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Monday, November 5, 2012

Twitter Phishing Scam

Beware of scams like this. I've mentioned these sort of scams again and again and yet they continue to happen and people continue to fall for the simple tricks that people play.

I received a message that someone had sent me a message on Twitter that was sent to my e-mail inbox. The Twitter account is real and the Twitter e-mail is real. Here's what it looked like.

I bleeped out the person's name because her account was hacked and she doesn't deserve bullying because she wasn't behind this scam.

Scammers hack into accounts, Facebook, Twitter, other social networking profiles because they need to get "free" advertising the unethical way. Rather than paying for advertisements or taking advantage of free, legitimate ways of promoting their website, they instead resort to stealing people's profiles and spamming their trusted network of friends. Other times, they are "phishing" for people's personal information to steal and sell to companies and/or steal their identity. You can avoid these if you follow my simple rule.

Across my various posts on internet scams, the same seems to be true that people should check the URL before logging into their favorite website. This advice can go for all websites.

Upon clicking the above link, I was sent to a website that looked like this.

If you can't see the picture, simply click the picture for a larger view.

Do you see the red circle at the top of the screenshot? That is what is commonly known as the URL. It is located in your web browser's address bar. I am currently using Google Chrome, so my address bar is at the top. Most web browsers are this way. But do you notice what it says?

If you clicked this bit link and got this page, what would you have done? Most people would have simply tried logging in. Often times, this is how scammers steal your password and log into your profile. Really, there is no hacking involved when someone does this, usually. It's just someone who happened to get lucky by someone else not paying attention.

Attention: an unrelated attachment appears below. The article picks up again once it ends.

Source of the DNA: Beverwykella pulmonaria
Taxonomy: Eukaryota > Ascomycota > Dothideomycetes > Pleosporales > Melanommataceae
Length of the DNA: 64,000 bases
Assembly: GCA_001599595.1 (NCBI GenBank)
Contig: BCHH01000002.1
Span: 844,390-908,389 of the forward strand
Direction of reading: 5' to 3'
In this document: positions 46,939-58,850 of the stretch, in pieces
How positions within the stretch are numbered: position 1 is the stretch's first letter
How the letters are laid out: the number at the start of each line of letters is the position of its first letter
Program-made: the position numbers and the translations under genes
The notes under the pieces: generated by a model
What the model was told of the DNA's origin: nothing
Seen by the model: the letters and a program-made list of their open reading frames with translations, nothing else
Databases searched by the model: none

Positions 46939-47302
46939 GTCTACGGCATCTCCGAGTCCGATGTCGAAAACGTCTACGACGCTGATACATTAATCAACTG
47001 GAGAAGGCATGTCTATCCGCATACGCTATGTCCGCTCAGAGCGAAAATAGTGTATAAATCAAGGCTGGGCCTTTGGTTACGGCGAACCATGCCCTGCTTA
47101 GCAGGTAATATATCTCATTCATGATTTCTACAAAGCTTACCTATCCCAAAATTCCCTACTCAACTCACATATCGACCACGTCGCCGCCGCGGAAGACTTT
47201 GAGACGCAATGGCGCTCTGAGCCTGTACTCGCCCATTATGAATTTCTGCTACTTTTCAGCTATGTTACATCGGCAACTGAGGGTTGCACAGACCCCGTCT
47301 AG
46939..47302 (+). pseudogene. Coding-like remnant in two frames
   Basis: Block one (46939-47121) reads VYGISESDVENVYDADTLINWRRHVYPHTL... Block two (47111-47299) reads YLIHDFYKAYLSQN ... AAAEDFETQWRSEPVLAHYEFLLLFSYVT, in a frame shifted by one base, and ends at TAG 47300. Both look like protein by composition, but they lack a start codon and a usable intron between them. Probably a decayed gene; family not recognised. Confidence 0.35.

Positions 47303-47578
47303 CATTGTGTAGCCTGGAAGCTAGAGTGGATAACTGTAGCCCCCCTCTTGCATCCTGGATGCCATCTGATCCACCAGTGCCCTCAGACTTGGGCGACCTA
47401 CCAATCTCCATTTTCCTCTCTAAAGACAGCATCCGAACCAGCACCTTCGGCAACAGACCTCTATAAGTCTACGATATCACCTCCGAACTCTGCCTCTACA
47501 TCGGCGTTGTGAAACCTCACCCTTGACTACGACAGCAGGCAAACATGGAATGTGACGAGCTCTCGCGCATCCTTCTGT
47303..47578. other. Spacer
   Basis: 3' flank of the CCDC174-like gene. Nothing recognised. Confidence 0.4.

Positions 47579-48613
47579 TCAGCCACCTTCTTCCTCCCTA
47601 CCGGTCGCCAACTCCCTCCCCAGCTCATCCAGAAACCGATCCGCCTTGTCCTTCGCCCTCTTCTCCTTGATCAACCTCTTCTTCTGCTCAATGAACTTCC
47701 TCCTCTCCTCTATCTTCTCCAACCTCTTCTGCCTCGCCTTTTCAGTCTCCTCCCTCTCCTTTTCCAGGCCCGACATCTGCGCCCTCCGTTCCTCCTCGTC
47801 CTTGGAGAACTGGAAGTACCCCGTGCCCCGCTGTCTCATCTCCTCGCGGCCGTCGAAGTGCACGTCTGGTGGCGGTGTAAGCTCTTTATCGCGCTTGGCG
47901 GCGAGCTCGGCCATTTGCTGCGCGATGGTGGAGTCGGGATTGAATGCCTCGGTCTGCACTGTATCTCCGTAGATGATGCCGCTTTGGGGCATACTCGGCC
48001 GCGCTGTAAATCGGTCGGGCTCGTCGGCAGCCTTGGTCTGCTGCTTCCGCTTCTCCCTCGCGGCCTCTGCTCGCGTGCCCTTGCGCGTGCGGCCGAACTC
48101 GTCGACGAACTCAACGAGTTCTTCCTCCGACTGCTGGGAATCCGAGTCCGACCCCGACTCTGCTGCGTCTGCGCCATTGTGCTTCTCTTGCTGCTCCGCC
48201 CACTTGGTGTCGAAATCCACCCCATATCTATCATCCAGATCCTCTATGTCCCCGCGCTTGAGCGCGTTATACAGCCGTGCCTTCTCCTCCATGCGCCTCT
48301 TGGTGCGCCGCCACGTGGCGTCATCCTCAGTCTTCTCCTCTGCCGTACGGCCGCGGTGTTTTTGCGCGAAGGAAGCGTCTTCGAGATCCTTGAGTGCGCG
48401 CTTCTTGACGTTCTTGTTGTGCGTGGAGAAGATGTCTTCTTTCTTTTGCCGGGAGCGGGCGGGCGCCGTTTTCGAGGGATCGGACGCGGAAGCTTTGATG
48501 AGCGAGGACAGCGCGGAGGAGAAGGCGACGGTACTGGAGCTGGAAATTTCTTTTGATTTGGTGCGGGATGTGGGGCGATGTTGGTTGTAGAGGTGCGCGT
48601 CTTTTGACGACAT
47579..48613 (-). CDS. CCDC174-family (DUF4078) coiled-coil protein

The URL in the address bar reads Notice the part between the "http://" and the ".com". This is NOT the real Twitter. At first glance, or from afar, this may appear to be the Twitter log in page, but it isn't.
Borrowed from this link.

Next time you see a login page, check the URL. Make sure that it is the website that you are looking for and not a copy cat.

I noticed that some companies like the bank, Wells Fargo, have actually gone the length to purchase similar domains (domain is another name for a URL) to be redirected to their website. Typing in something like will actually take you to their website which prevents people from being scammed. This is the reason why Facebook warns you when you leave their link, because sometimes, some people will share a link with you over Facebook and ask you to check it out and it may appear to be Facebook, but it really isn't.

Be careful out there and be safe.

If your account is hacked, change your password and/or e-mail. To be certain that it doesn't happen again, change both. But changing the password is suffice enough to stop the hacking from continuing in most circumstances unless the hacker has access to your e-mail which can be dangerous and I would advise in changing your e-mail address to another.

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